Undaunted, HNA says Beijing’s probe has not dented its overseas deal making interest
The aviation-to-financial conglomerate says it will continue to invest in related businesses
HNA Group, one of the most acquisitive Chinese conglomerates that has been under tighter credit scrutiny by state banks as part of Beijing’s effort to control the nation’s financial risks, will continue to seek outbound deals, according to its vice-chairman.
“We will keep investing in related businesses even we see some policy issues, especially in projects along [regions covered by] the Belt and Road Initiative,” Tan Xiangdong told a panel discussion at the Forbes Global CEO conference on Tuesday.
Tan’s remarks were in response to Forbes Media editor-at-large Rich Karlgaard’s question on how Westerners should read into the reports that President Xi Jinping wants the nation’s investment capital to stay in China rather than going abroad.
Chairing the National Financial Work Conference in July, Xi said the central bank and the banking, securities and insurance regulators must anticipate and tackle risks that could lead to financial crises.
The People’s Bank of China subsequently said it would put “systemic risk” prevention and control higher up on its agenda, while the China Banking Regulatory Commission said it had sent warning letters to all state banks, asking them to check the risk level of all loans to global deal makers, including aviation-to-financial services group HNA, Dalian Wanda, Fosun International and Anbang Insurance.
The intensified scrutiny has forced Chinese firms to review investment strategies to align with national policies, including shifting to a bigger focus on the Belt and Road plan.
HNA has recently invested in an airport in Brazil and the second biggest airport in Frankfurt.
“On these kinds of investment opportunities, we are still paying a lot of attention and they are still very doable,” Tan said, adding that HNA has signed several investment deals in the United States.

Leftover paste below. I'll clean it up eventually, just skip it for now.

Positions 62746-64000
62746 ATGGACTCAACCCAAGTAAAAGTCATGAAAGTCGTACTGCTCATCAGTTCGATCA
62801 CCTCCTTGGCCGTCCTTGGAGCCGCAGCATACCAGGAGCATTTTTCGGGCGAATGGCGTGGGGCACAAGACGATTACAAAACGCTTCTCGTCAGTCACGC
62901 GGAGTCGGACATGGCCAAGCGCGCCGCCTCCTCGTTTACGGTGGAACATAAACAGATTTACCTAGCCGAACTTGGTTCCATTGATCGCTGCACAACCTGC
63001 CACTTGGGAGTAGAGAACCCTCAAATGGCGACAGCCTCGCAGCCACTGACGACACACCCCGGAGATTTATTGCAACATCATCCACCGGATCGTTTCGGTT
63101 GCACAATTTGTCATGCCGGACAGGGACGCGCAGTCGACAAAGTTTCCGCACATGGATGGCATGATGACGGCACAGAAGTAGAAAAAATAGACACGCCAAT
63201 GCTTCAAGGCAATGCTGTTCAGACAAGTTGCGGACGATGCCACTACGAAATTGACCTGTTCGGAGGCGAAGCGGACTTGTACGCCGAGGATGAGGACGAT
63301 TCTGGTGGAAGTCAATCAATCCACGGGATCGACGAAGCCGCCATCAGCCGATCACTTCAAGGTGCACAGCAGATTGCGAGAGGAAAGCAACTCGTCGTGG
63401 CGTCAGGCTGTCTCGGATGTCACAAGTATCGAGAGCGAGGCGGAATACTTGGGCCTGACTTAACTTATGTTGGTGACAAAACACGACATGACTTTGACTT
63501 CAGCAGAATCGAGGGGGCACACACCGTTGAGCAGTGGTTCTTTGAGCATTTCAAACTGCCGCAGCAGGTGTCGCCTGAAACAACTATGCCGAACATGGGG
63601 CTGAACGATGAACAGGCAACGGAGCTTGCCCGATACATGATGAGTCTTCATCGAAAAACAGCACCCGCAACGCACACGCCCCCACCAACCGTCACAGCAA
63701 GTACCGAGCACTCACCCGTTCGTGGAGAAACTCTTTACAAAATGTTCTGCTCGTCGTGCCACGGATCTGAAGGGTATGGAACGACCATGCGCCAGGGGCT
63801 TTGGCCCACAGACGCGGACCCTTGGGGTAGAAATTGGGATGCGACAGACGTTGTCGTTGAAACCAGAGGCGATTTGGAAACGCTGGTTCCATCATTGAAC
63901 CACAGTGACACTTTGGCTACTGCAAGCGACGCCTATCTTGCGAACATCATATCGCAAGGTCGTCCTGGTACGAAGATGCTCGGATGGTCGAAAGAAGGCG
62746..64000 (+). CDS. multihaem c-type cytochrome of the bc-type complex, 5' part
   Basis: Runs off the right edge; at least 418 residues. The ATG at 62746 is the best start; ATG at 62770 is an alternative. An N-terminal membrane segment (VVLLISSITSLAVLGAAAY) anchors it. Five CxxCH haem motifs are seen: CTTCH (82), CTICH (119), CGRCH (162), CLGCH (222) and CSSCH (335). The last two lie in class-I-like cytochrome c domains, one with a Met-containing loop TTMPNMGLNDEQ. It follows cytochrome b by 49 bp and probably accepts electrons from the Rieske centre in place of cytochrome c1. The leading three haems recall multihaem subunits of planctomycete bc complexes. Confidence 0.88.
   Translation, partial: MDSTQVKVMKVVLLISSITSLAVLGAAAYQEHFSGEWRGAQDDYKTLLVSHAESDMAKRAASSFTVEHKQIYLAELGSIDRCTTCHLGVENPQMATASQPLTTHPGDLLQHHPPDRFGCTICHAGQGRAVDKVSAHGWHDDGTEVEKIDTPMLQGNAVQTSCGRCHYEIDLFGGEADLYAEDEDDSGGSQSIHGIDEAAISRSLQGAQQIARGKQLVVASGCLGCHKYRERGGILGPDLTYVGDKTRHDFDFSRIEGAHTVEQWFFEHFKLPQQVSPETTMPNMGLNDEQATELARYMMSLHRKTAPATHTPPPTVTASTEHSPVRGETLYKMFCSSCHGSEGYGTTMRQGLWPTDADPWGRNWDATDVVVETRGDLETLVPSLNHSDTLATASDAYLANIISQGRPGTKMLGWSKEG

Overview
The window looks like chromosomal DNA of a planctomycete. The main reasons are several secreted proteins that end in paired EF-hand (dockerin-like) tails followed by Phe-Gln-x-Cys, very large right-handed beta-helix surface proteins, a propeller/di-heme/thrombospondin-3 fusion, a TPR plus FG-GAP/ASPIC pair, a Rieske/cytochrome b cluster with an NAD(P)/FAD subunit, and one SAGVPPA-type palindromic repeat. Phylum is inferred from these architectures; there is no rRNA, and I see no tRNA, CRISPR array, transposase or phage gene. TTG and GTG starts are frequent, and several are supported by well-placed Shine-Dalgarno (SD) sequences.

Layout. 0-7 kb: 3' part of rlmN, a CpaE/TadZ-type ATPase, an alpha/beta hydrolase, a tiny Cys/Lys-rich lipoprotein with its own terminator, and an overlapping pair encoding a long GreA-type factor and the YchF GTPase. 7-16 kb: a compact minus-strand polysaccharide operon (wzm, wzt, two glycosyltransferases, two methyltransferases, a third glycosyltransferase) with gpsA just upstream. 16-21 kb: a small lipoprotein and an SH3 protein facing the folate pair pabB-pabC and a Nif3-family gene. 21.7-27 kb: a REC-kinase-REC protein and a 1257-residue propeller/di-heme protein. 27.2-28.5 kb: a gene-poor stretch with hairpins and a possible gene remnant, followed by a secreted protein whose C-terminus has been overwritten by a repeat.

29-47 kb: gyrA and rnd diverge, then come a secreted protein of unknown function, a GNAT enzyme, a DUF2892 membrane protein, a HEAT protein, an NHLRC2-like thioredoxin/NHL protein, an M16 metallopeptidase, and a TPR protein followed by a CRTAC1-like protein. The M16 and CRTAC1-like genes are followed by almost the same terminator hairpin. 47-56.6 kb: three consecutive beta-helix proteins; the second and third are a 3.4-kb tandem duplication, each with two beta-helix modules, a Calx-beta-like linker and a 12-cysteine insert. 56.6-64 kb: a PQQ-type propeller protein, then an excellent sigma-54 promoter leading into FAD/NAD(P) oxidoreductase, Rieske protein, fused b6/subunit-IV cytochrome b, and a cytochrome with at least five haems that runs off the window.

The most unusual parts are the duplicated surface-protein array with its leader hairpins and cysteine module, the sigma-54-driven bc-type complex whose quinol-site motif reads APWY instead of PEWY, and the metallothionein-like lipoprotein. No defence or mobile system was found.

HNA has bought 30 per cent of the concession to operate Rio de Janeiro’s Galeao international airport for an undisclosed sum, reported Reuters early this month, quoting the Brazilian Transport Minister Mauricio Quintella as saying.
In March this year, HNA said its Hainan Airlines unit struck a deal to buy 82.5 per cent of Frankfurt-Hahn Airport – located about 120 kilometres from Frankfurt – for €15 million (HK$138.43 million).
In January this year, HNA agreed to buy a stake in New York-based hedge fund SkyBridge Capital, founded by Anthony Scaramucci, who was briefly US President Donald Trump’s White House communications director.
It is one of the deals pending approval by the Committee on Foreign Investments in the United States (CFIUS), which together with Trump had earlier this month blocked Chinese-owned Canyon Bridge Fund’s acquisition of Lattice Semiconductor on national security concerns.
Despite HNA’s overseas acquisition spree in recent years, Tan said its current debt to asset ratio had been at its lowest in the past seven years, and that the group recorded a 45 per cent rise in profit and 190 per cent revenue jump in the first half of this year, thanks to acquisitions and business growth.
At the panel discussion on Tuesday, Tan’s fellow private equity panellists warned that high debt levels, elevated valuations in equity markets, unreasonably low yields in high-risk bonds, and the disruption of traditional industries by technology start-ups have created big risks for investors.
Jay Wintrob, chief executive of Los Angeles-headquartered Oaktree Capital Management, said the warning signs had included Argentina’s ability to raise US$1.5 billion through a 100-year bond issue despite having defaulted on its debt multiple times.
Another indication came from European companies being able to raise funds by issuing high-risk bonds at yields that are lower than the dividend yield of member stocks of the European stock index, Euro Stoxx 50.
“It doesn’t make sense,” Wintrob said, but added that “it will [one day] create a lot of interesting opportunities globally for people who haven’t forgotten fundamentals.”
Baring Private Equity Asia chief executive Jean Salata said highly debt-leveraged transactions around the world would be exposed to the impact of higher interest rates from the impending unwinding of central banks’ balance sheets.
“The credit tightening could create a domino effect through a self-fulfilling effect,” he said.
He also said certain “predatory capital investments” and business models that subsidise consumers by start-up technology firms had “destroyed” profit margins and resulted in “treacherous landscapes” in some industries.
Value Partners Group co-chief investment officer Cheah Cheng Hye said fund managers like himself had been under pressure from clients to “go along” with a trend to invest in “hot” technology stocks that are “not very profitable”, because “the world has too much surplus savings and insufficient investment opportunities”.